I am not saying the problem is trivial… I am saying the problem isn’t as big as we make it out to be. What’s your say?

Last Updated on Thursday, 25 February 2010 17:23


# sushila 2010-02-02 20:59

sushila said,

February 14, 2007 at 8:07 pm

Absolutely agree with you. I think many lesbian militants out there don’t want us to see the real picture. I’ll leave out names for this one but you know who you are!
# ed 2010-02-02 20:59

ed said,

February 14, 2007 at 9:33 pm

I suppose we can say that lesbian relationships are fundamentally different from heterosexual relationships. The historical tradition of heterosexual relationships embody the partnering of both the masculine and feminine. Lesbian relationships, however, embody the partnering of feminine with feminine. Given that the feminine persona is more relationship based as opposed to the masculine ‘activity’-based perspective, this bodes well for the development of the relationship into a deep and meaningful one.

The difference between L and H relationships can however be narrowed if men become more like women – that is, that they become androgenous in perspective. Thus, i view as unfortunate that women, in their quest for equality, pick up masculine traits instead of making men more like women.(no, i’m not a woman – though i scored high marks in both masculine and feminine traits in a psychological study when i was in the uk.)

Great site by the way. Much stimuli for thought. Tis too bad ‘Vox’ does not allow external links other than links to ‘vox’ blogs. Talk about ‘nationalising’ bloggers. Tch!)
# AnJJ 2010-02-02 20:59

AnJ said,

February 16, 2007 at 11:52 am

Thank you for your comments, sushila and ed!

I think many lesbians believe that they are a composite of both masculine, feminine and androgynous traits etc. And wouldn’t like the idea that they have more feminine traits than others. Sometimes i think people define what’s feminine, what’s masculine according to traditional roles of women and men.

Certainly, noone would dispute that many lesbians (if not most) are relationship-oriented compared to their male counterparts. Hence obvious general patterns in this community.

I think people don’t just “pick up” masculine or feminine traits… and that we cannot just “make” people do so. Somehow i believe that people take up traits that they see as congruent with themselves. So how they behave is an expression of what they are- as long as they are comfortable doing so. Women picking up masculine traits for the sake of equality seems to be a past feminist movement- decades back!!! I assure you that this is no longer the case. (I am speaking generally.) So, current day masculine women are not masculine for the sake of the feminist cause. Rather, they are masculine… simply because they are.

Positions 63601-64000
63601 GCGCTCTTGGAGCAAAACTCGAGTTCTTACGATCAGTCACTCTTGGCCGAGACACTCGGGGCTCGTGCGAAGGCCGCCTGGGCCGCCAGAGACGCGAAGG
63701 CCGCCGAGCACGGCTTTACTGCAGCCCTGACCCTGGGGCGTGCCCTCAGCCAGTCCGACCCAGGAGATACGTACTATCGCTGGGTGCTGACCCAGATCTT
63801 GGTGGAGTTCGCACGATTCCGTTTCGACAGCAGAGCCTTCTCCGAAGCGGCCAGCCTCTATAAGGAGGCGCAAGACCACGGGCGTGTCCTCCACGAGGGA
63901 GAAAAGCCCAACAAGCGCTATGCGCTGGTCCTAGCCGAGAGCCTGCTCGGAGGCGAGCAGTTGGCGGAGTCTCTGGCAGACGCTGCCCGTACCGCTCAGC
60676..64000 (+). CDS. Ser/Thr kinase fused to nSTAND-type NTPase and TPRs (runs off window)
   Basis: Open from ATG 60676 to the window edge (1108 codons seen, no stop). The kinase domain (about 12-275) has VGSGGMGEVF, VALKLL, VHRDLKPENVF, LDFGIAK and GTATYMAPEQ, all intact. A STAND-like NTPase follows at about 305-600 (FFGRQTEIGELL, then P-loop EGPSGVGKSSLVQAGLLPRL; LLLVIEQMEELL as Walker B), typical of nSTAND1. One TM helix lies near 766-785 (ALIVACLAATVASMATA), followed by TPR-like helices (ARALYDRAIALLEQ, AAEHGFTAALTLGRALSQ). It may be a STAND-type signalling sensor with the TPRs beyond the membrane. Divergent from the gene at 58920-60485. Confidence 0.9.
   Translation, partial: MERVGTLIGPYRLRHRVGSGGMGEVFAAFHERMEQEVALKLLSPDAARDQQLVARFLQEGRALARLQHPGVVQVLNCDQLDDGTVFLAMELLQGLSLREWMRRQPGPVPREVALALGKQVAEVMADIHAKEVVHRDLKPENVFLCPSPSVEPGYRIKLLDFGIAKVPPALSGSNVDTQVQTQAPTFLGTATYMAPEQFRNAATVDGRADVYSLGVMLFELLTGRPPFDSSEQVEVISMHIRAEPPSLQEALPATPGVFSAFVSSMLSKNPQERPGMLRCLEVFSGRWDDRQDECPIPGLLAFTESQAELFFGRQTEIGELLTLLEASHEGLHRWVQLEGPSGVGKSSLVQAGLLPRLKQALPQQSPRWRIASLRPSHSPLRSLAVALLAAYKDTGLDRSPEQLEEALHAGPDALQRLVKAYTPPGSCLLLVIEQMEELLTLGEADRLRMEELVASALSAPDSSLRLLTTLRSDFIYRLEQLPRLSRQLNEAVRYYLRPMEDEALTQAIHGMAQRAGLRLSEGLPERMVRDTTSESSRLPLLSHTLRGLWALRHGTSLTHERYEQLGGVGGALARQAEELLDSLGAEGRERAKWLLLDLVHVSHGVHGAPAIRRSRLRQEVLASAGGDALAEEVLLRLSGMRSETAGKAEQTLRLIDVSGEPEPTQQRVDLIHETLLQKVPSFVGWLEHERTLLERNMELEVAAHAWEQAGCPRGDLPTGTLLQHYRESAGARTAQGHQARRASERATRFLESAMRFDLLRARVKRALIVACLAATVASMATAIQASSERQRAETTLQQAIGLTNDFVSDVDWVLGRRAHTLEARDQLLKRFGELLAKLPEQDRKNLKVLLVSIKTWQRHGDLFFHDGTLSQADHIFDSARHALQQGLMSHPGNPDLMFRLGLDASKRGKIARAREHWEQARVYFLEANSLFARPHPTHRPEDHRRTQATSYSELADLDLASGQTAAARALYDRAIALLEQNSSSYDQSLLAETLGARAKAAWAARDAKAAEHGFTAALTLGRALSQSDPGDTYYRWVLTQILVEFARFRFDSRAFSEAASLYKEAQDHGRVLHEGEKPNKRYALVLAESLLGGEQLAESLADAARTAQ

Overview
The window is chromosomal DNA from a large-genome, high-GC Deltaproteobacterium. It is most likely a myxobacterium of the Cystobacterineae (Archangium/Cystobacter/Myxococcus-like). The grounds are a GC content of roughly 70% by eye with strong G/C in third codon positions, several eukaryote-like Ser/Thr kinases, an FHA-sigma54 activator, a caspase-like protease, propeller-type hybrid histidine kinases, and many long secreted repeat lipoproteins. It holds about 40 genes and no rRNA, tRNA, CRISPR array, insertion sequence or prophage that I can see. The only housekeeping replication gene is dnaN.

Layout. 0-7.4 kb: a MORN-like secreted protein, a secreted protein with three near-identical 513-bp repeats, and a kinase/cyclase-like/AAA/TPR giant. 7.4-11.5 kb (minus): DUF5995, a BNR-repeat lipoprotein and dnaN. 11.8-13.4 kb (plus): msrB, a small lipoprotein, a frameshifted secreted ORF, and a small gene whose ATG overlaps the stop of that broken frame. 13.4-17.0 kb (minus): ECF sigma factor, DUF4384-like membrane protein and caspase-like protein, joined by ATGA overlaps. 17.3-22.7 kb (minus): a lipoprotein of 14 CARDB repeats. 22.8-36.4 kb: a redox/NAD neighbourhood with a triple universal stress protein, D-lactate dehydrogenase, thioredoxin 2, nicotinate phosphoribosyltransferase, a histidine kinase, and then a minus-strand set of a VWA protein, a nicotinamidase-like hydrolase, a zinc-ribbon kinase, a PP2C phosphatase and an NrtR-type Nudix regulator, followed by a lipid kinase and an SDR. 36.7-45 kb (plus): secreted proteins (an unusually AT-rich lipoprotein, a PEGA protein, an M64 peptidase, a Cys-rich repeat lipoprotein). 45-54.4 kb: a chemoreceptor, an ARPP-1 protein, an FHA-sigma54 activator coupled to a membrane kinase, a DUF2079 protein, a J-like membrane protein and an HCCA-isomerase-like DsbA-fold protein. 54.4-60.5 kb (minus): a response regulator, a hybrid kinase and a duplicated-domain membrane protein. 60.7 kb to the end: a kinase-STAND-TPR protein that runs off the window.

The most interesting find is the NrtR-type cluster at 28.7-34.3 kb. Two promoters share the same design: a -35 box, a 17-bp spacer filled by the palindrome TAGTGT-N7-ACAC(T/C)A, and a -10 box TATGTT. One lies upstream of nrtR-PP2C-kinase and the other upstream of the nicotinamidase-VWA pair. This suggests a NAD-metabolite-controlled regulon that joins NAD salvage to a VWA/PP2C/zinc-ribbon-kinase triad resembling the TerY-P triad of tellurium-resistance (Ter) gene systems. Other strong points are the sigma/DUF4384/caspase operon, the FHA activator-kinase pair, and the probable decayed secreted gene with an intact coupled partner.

# pleinelunee 2010-02-02 20:59

pleinelune said,

February 16, 2007 at 4:38 pm

I would concur with Anj, and I would say the third-wave feminist movement puts feminine traits as the path to equality, not masculine. Self-empowerment.
# jeean 2010-02-02 20:59

jean said,

February 16, 2007 at 6:15 pm

Third Wave is also known as the after-effects of the second wave’s inability to resolve their issues. Some think that third wave is trash and women who believes in it deluded.
# rrabbit06 2010-02-02 21:00

rabbit06 said,

February 16, 2007 at 9:58 pm

I agree. I think that just because lesbian relationships are not bounded by a legal institution doesn’t mean that there is any less of a desire to make things last. It just means that there is a greater sense of independence/ freedom for us.
# jack 2010-02-02 21:00

jack said,

August 14, 2007 at 6:27 am

i reckon lesbiens are the hottest thing in the world and im only 11
# paulakey 2013-05-12 23:59
It’s Mother’s Day and your friends are visiting their mothers. They have shown you the cards and gifts they have chosen. They are packing the car with the grandchildren who have written cards in school. You and your mother are not speaking!

Throughout the world, there are sisters suffering like you. I cannot change this situation, but hope that time will bring a change to your mother’s thinking. What can I offer? My heart has all the good intentions so I am sharing my thoughts with you.

-Your mother gave you life – thank her, but give “LIFE” to yourself. Close your eyes and mentally give life to yourself – a new life, filled with joy, hope, courage and expectations of great things to come. Now, you are the ‘new mother’ of you.
. You are beautiful, unique and a glorious person in your creation. There is not another (insert your name) in the universe - you are unique and precious. Imagine your dreams - Create your Happiness - Live Your Life Fully!

-Who around you is a “Mother” to you? ]

-Acceptance of Things That Cannot Change (or Need Time to Change)While you may not understand your mother, there has to be peace within you.

-This is Your Life: We cannot live our lives ruled by anyone – mothers included!!

Our ego often exhibits itself as a “needy child” – When things go wrong, we often want ‘our mommy.’

Societies are Changing: Now, in 2013, fourteen countries have accepted gay marriage.
ers; we are your family.

Hugs from Canada.